Oracle: spreading rumors
Questionable revenue recorded
Oracle claims the way PeopleSoft accounted for some software revenue recorded in the third quarter may be questionable, due to the controversial Customer Assurance Program refund offer PeopleSoft had in place. Oracle could benefit from any uncertainty generated, but probably only if the SEC became involved.
During a conference call, Oracle CFO Jeff Henley said he believed PeopleSoft had a revenue recognition problem. He claimed that certain CAP terms in contracts may have created liabilities that would prevent revenue being immediately recorded.
The CAP offers PeopleSoft buyers a refund of between two and five times their license fee if PeopleSoft is acquired and there's a subsequent reduction in product support. CAP has been offered in three quarters, including this one, but with different terms in each.
In Q3, the CAP was apparently changed to include a board coup as an acquisition event that could set the ball rolling for possible refunds. According to Oracle, this created potential liability for PeopleSoft itself, rather than an acquirer.
"Since the revised plan can be triggered without an acquisition, the contingent obligation under the customer refund program could be an obligation of PeopleSoft," Mr Henley said. "You should not book revenue until that refund or cancellation right terminates."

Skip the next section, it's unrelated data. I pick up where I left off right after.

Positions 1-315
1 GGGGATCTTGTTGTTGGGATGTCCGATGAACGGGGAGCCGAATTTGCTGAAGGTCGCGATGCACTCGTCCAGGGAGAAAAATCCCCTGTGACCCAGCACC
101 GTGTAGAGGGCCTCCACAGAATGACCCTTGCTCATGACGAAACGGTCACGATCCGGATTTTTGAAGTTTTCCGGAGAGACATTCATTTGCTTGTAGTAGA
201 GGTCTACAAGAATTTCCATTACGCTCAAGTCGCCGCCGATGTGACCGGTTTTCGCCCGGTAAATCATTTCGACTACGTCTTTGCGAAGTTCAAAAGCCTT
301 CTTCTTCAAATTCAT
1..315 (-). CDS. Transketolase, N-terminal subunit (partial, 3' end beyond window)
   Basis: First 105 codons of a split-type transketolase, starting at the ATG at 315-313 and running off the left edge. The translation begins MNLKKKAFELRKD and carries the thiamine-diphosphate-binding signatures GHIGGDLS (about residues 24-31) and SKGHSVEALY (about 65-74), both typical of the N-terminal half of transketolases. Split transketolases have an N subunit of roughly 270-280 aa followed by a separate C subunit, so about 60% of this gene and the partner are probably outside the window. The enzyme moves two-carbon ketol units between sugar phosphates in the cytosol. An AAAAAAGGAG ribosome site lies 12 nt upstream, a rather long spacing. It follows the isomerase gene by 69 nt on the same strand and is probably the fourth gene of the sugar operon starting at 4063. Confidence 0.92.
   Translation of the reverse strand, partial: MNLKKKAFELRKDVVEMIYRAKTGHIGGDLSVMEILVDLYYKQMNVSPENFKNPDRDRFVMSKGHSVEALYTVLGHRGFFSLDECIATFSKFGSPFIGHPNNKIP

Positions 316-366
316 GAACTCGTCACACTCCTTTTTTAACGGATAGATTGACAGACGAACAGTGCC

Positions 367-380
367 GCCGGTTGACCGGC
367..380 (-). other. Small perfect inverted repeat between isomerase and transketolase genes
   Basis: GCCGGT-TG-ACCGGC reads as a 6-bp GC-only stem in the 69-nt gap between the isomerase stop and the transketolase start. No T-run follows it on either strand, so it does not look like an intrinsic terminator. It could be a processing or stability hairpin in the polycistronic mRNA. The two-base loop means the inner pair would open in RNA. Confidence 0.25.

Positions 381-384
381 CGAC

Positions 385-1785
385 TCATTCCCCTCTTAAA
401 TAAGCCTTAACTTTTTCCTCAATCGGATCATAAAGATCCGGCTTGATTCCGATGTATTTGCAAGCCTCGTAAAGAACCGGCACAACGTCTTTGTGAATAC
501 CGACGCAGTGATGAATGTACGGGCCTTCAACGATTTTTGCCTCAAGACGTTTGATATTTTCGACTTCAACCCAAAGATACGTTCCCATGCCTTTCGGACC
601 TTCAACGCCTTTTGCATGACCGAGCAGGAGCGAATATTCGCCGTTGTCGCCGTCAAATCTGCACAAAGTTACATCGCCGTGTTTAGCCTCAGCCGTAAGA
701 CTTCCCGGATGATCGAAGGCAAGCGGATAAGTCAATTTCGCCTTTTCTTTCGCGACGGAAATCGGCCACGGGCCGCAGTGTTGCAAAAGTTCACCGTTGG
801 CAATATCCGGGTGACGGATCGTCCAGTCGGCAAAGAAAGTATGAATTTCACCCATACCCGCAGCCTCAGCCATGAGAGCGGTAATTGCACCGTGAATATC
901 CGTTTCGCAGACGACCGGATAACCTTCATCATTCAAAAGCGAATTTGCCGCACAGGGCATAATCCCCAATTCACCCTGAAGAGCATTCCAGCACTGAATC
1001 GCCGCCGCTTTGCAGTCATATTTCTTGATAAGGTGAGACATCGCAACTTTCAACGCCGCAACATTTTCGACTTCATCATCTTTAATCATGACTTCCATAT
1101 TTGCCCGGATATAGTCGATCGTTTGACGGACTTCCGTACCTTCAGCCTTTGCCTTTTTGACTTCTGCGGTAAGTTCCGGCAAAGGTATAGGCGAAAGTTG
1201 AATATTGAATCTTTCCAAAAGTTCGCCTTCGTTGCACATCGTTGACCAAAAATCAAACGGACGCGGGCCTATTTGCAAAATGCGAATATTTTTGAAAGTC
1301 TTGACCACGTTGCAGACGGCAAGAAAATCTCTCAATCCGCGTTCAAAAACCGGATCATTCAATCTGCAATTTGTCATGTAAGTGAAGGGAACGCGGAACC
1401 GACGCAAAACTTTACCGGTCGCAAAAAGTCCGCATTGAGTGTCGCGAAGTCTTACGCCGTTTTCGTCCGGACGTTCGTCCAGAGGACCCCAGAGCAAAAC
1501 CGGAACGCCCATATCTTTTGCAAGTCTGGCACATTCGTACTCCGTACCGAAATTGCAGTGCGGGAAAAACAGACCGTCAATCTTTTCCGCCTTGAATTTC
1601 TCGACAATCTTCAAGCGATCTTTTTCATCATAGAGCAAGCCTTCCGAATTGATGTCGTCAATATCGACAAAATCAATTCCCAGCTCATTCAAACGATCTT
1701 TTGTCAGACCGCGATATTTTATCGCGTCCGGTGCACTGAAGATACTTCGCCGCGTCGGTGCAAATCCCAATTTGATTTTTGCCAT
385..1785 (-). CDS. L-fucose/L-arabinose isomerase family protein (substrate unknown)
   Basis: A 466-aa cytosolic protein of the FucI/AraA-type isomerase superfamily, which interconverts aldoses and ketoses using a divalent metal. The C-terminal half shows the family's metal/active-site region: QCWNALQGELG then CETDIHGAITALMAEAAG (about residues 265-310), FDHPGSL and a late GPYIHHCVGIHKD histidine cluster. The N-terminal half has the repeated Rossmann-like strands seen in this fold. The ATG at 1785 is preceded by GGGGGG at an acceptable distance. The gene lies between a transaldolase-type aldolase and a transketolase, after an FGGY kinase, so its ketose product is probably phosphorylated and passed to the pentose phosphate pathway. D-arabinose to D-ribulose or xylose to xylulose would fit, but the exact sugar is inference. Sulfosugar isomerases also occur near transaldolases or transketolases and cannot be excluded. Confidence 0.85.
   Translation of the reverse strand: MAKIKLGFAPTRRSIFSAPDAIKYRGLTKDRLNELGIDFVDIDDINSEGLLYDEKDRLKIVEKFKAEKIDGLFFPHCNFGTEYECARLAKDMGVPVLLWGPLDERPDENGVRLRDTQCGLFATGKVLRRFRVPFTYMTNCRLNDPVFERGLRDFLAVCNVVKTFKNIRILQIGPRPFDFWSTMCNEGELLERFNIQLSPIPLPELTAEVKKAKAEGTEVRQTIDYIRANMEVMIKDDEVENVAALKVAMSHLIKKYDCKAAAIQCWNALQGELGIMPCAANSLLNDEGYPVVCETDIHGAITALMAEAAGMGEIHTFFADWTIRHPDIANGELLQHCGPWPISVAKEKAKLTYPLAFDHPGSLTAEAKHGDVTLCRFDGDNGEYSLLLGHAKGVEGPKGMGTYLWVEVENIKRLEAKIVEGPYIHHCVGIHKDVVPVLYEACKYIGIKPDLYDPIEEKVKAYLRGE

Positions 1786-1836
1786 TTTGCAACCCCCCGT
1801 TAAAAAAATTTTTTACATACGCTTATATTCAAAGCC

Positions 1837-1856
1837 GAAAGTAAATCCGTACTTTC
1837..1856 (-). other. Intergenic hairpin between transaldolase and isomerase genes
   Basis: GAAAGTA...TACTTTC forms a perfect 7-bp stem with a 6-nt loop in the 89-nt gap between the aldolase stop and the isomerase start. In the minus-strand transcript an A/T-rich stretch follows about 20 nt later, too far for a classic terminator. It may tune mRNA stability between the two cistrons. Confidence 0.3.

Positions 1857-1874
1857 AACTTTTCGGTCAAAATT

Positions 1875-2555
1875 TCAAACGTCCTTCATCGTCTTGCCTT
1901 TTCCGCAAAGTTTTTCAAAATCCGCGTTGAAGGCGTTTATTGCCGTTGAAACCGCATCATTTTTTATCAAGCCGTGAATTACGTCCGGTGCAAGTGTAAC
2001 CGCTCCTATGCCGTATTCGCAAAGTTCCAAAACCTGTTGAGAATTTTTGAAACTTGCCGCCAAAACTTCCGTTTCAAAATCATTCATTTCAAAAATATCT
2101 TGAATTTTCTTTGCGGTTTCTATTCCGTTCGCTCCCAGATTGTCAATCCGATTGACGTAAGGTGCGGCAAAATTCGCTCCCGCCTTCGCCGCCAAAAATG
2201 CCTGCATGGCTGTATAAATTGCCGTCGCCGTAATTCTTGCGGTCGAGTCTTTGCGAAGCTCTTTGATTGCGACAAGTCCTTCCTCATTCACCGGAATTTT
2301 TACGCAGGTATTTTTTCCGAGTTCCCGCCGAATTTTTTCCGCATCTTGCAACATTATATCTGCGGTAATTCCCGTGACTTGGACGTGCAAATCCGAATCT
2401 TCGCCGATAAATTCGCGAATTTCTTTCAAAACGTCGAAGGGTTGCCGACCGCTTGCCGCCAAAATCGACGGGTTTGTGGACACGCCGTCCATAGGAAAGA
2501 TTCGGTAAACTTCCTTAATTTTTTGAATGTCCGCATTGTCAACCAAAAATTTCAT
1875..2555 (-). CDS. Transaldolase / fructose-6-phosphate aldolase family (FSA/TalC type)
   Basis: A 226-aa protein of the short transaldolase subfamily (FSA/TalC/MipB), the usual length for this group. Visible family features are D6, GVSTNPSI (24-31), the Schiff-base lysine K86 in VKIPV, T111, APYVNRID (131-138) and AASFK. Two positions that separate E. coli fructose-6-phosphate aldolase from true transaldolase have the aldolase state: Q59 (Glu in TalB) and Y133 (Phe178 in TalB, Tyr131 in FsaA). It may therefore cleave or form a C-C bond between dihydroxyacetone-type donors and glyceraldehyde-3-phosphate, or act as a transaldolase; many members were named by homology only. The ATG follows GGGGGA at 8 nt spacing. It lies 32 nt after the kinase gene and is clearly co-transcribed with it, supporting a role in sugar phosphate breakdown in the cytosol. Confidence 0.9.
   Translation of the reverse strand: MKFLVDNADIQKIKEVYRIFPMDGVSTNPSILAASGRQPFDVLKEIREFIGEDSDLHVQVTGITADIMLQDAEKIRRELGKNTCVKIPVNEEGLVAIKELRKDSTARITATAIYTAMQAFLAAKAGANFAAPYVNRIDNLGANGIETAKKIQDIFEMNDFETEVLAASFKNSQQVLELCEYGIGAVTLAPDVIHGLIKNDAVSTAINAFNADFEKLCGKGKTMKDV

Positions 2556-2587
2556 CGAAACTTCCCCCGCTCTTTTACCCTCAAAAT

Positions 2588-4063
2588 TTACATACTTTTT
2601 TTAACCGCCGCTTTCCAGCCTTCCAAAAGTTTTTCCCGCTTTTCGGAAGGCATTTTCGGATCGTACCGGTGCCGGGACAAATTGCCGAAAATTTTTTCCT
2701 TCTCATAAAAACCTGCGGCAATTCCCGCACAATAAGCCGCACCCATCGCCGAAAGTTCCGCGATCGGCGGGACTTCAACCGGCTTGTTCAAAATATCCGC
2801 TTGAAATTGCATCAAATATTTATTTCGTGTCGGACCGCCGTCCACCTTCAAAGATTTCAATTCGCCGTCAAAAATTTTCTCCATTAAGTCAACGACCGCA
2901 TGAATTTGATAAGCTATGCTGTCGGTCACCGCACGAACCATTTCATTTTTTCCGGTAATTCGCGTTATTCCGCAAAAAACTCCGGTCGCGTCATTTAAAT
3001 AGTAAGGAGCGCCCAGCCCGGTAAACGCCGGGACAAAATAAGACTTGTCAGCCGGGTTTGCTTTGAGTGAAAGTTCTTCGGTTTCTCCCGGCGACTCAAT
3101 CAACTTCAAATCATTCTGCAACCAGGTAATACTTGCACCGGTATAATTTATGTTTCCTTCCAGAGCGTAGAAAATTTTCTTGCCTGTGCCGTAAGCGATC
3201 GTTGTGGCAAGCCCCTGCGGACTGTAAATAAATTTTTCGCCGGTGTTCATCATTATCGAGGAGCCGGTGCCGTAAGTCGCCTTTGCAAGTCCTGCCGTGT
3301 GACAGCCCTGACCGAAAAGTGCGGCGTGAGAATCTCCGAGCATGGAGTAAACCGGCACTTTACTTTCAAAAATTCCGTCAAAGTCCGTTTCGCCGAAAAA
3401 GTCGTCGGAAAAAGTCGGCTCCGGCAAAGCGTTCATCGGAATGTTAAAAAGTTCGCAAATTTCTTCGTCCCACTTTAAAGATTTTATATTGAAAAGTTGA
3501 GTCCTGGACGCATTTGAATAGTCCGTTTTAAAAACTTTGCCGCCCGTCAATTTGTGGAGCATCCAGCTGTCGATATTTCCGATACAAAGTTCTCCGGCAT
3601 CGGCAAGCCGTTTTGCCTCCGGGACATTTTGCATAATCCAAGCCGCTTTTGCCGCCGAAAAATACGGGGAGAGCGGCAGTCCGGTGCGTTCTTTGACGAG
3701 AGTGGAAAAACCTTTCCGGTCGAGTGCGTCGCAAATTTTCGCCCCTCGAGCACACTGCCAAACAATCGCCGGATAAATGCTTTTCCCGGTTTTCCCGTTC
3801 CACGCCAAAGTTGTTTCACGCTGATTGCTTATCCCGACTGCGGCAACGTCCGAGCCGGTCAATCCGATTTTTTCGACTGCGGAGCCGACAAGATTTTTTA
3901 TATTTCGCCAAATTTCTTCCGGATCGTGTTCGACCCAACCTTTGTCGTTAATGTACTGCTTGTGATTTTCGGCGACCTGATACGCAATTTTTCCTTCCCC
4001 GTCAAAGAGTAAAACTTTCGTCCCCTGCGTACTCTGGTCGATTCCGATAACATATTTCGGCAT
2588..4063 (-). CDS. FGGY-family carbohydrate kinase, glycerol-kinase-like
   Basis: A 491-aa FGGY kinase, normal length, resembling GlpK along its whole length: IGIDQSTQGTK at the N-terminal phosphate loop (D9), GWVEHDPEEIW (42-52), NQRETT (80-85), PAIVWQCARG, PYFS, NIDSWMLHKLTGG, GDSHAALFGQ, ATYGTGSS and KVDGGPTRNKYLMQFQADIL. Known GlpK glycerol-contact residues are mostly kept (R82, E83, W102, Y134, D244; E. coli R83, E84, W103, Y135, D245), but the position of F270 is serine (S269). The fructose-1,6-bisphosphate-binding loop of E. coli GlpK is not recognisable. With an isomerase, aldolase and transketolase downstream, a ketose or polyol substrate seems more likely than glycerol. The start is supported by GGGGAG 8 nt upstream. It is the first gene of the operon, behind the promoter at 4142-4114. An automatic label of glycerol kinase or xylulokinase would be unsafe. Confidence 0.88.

Mr Henley argued that under American Institute of Certified Public Accountants accounting rule SOP 97-2, which deals with software revenue reporting, it's possible some revenue should not have been recorded until after the CAP terms in contracts had expired. A PeopleSoft spokesperson said the company was confident that all its revenue was recognized appropriately.
Oracle, naturally, could stand to benefit from any fear, uncertainty and doubt accompanying accounting uncertainty at PeopleSoft. If PeopleSoft suffered these problems, its share price could be reduced, making a takeover easier. But it is likely the SEC would have to become involved before Oracle's claims started being taken seriously.
PeopleSoft's market capitalization is currently above what Oracle is offering, and Oracle, if anything, is talking about PeopleSoft being worth even less due to the liabilities CAP refunds could impose on an acquiring company.
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